PIC-WEB flash memory page address - why bit shifted?

Started by Joho, December 14, 2015, 09:13:24 PM

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We're working with a PIC-WEB, which uses Atmel AT45D011 flash memory.  We're having troubles with data getting corrupted in memory locations during flash writes.  We write to flash at a particular address, and the data is written properly to our specified address.  But it is also getting copied elsewhere, exactly one page ahead (+264 bytes) in flash memory. 

So I'm trying to understand the write process in all the SPIFlash* functions in SPIFlash_PICWEB.c.  The function WriteBufferToMainMemory has a line whose purpose I don't understand.  The code is:

page = address/264;

I understand the first line fine... it gets the page number from the user-specified address.  But, why would I then bit-shift this?  Doesn't that just double the page number?  What if I'm trying to access an odd-numbered page, or if I specify an address on high page number (256 or higher)?  Then doubling it would actually put the address out of the physical range of the Atmel, which has only 512 pages.

What is the purpose of this bit-shifting line?   



Hello, Joho!

I must admit this is a very, very good question! And at first when I read your question I felt a little bit embarrassed since I'm the developer of this project and I'm supposed to know the reason behind this but I didn't. Anyway - this patch was made by one of my colleagues who left our company years ago but this patch (made for the Atmel flash memory) was left like a legacy and I always used it as it is, without looking at its content. So when I saw your question I asked myself the same question - what is the purpose of this, but I was sure it has purpose. So I start looking for the answer and I found this:

AT45DB011 datasheet

Take a look at page 16, the description of "Buffer to Main Memory Page Program with Built-In Erase" (83H). There you can see how the address is sent via SPI interface. First byte is the opcode (83H) and the next two bytes represent the page number. The catch here is that the address is 9 bits (which is fine) BUT it is not sent as I expected - the high byte as it is and then the low byte:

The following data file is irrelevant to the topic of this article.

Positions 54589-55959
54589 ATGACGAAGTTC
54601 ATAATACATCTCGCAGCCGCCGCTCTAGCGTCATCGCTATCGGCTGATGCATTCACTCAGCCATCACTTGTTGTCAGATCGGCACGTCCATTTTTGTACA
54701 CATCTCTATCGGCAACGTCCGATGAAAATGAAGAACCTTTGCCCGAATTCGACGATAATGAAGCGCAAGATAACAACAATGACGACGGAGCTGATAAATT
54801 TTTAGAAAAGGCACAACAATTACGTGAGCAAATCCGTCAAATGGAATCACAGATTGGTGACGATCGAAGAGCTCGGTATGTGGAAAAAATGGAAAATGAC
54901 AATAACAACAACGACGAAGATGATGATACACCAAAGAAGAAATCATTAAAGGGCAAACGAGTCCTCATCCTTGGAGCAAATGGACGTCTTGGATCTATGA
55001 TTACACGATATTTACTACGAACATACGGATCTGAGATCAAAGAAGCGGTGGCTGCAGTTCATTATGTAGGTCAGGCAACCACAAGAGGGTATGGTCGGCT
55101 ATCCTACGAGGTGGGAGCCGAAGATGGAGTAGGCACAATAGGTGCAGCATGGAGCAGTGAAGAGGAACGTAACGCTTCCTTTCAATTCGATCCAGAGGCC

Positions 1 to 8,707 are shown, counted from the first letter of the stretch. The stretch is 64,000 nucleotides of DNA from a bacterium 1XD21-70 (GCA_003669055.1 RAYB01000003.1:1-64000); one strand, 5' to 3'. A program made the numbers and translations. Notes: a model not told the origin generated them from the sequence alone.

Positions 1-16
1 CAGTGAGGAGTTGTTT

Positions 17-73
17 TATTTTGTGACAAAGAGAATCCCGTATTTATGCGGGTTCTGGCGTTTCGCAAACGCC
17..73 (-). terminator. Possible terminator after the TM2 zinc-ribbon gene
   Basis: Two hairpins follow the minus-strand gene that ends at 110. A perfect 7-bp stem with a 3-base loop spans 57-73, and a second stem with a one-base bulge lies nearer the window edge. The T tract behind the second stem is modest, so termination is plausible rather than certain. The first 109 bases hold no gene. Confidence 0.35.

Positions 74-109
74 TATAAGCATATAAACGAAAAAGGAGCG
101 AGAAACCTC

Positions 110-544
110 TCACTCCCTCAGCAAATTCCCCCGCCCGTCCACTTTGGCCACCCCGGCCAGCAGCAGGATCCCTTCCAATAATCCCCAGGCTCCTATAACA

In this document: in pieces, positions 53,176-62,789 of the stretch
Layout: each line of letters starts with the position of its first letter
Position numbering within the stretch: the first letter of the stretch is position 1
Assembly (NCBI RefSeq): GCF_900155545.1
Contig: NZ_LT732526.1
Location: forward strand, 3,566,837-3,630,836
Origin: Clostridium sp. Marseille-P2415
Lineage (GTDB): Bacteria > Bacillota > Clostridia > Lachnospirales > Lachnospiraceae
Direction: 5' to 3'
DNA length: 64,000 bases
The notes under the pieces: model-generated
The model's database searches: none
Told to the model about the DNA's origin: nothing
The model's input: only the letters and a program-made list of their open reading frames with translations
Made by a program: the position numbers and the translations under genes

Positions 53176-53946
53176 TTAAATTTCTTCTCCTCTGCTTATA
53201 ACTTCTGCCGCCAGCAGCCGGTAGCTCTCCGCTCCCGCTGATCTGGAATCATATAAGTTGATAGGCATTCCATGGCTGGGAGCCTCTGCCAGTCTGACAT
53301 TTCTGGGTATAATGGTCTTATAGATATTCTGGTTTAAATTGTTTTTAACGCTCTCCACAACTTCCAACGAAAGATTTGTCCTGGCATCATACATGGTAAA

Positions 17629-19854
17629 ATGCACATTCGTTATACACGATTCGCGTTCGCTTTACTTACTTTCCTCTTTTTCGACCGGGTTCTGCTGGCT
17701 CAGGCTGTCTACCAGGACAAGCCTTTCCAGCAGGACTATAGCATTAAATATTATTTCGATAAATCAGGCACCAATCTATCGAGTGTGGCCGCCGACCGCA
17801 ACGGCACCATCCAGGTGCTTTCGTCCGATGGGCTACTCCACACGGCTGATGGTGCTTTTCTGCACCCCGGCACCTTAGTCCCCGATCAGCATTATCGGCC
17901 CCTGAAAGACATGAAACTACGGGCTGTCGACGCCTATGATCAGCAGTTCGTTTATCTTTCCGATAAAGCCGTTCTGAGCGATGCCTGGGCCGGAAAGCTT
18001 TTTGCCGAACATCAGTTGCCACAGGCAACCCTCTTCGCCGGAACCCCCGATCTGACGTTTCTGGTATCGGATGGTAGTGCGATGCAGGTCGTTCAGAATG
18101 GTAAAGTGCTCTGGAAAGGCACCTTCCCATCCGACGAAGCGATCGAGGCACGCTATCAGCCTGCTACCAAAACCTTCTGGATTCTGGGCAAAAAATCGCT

(x  x  x  x  x  x  x  A8)
(A7 A6 A5 A4 A3 A2 A1 A0)

but instead it is shifted:
(x  x  x  x  x  x  A8 A7)
(A6 A5 A4 A3 A2 A1 A0 x )

And if you take a look in the code a little bit below in the same function there is this fragment (in the SPIFlash.c file):
//6 reserved + 2 high address
SPITransfer((*((unsigned char*)&page+1)));

//7 low address bits + 1 don't care
SPITransfer(((unsigned char)page));

Here you can see how the high 8 bits of the page number (actually this byte consist only the two high bits of the page) are sent. And then they are followed by the the rest (7 bits + 1 don't care) of the page number.

So that's why it is shifted. The purpose is not to double the page number, but to make sending the number via SPI easier.

I hope that helps you.

Best regards!
Stan, Olimex
May the Source be with You!


Thank you, it definitely does help!

I should have read the data sheet more closely.  I guess it's back to the drawing board to figure out this memory glitch.


I'm glad it helped you and I thank you too. I never thought about that and it's something good to know. :)
May the Source be with You!